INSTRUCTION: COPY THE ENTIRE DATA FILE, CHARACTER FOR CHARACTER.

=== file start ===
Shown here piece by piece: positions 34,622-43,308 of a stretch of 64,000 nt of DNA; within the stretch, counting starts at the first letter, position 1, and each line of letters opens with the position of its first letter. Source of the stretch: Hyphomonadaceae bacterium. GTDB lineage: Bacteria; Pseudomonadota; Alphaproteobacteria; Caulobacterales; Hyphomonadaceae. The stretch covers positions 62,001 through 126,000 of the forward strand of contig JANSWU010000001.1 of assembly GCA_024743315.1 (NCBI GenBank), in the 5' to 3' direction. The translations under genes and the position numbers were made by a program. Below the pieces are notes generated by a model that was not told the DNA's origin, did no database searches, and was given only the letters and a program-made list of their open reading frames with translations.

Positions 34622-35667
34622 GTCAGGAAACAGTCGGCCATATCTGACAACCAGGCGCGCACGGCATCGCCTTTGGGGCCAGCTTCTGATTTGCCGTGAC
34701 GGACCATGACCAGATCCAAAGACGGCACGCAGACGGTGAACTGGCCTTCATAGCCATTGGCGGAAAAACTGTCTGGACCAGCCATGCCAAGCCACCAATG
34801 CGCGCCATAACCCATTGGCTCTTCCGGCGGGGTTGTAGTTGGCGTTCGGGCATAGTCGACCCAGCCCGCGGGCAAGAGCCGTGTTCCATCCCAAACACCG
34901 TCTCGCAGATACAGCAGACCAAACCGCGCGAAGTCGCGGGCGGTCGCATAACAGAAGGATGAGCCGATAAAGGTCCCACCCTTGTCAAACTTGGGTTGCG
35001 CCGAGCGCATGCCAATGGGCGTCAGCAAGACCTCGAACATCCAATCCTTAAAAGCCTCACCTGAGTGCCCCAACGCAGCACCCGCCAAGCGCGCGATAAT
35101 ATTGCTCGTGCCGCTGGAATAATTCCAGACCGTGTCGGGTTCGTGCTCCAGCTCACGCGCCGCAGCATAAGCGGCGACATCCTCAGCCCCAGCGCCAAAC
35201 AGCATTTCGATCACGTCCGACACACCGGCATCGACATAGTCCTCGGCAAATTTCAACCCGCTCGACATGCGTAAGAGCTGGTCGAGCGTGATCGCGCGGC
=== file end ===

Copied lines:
Shown here piece by piece: positions 34,622-43,308 of a stretch of 64,000 nt of DNA; within the stretch, counting starts at the first letter, position 1, and each line of letters opens with the position of its first letter. Source of the stretch: Hyphomonadaceae bacterium. GTDB lineage: Bacteria; Pseudomonadota; Alphaproteobacteria; Caulobacterales; Hyphomonadaceae. The stretch covers positions 62,001 through 126,000 of the forward strand of contig JANSWU010000001.1 of assembly GCA_024743315.1 (NCBI GenBank), in the 5' to 3' direction. The translations under genes and the position numbers were made by a program. Below the pieces are notes generated by a model that was not told the DNA's origin, did no database searches, and was given only the letters and a program-made list of their open reading frames with translations.

Positions 34622-35667
34622 GTCAGGAAACAGTCGGCCATATCTGACAACCAGGCGCGCACGGCATCGCCTTTGGGGCCAGCTTCTGATTTGCCGTGAC
34701 GGACCATGACCAGATCCAAAGACGGCACGCAGACGGTGAACTGGCCTTCATAGCCATTGGCGGAAAAACTGTCTGGACCAGCCATGCCAAGCCACCAATG
34801 CGCGCCATAACCCATTGGCTCTTCCGGCGGGGTTGTAGTTGGCGTTCGGGCATAGTCGACCCAGCCCGCGGGCAAGAGCCGTGTTCCATCCCAAACACCG
34901 TCTCGCAGATACAGCAGACCAAACCGCGCGAAGTCGCGGGCGGTCGCATAACAGAAGGATGAGCCGATAAAGGTCCCACCCTTGTCAAACTTGGGTTGCG
35001 CCGAGCGCATGCCAATGGGCGTCAGCAAGACCTCGAACATCCAATCCTTAAAAGCCTCACCTGAGTGCCCCAACGCAGCACCCGCCAAGCGCGCGATAAT
35101 ATTGCTCGTGCCGCTGGAATAATTCCAGACCGTGTCGGGTTCGTGCTCCAGCTCACGCGCCGCAGCATAAGCGGCGACATCCTCAGCCCCAGCGCCAAAC
35201 AGCATTTCGATCACGTCCGACACACCGGCATCGACATAGTCCTCGGCAAATTTCAACCCGCTCGACATGCGTAAGAGCTGGTCGAGCGTGATCGCGCGGC